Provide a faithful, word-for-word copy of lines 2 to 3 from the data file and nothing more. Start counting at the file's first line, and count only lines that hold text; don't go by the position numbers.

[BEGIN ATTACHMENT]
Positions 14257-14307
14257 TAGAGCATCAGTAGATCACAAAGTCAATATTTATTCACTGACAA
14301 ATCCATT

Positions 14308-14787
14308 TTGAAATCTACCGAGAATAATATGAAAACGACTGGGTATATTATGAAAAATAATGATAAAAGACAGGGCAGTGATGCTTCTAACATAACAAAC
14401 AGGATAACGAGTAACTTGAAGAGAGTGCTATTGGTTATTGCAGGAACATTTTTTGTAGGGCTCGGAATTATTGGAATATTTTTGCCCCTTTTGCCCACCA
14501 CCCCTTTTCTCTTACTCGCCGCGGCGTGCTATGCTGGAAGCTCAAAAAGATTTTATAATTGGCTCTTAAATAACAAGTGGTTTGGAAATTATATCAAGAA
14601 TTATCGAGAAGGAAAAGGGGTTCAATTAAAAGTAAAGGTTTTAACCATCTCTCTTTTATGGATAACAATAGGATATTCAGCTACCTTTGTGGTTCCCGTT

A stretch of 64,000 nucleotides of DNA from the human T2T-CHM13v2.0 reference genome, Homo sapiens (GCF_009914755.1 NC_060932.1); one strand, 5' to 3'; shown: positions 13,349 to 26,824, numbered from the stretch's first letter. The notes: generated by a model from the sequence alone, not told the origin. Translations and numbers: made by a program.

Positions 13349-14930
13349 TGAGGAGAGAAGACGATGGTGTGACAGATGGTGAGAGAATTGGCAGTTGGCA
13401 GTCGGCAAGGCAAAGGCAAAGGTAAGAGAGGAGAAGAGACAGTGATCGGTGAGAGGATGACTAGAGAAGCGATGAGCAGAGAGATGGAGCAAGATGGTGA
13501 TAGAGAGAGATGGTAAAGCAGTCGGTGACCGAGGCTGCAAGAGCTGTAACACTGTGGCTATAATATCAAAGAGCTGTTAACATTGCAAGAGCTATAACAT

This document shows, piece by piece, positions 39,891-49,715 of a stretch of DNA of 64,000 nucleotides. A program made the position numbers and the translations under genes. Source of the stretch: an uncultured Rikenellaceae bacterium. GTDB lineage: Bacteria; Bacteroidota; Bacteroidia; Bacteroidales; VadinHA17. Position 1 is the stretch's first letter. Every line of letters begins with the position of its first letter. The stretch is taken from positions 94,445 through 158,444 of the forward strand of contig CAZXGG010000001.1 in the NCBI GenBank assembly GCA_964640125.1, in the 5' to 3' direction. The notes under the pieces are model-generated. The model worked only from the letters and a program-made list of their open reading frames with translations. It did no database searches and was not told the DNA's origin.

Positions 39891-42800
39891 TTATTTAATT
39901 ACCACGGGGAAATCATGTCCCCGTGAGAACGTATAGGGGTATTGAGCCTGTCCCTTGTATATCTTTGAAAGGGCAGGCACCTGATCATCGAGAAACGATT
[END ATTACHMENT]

14257 TAGAGCATCAGTAGATCACAAAGTCAATATTTATTCACTGACAA
14301 ATCCATT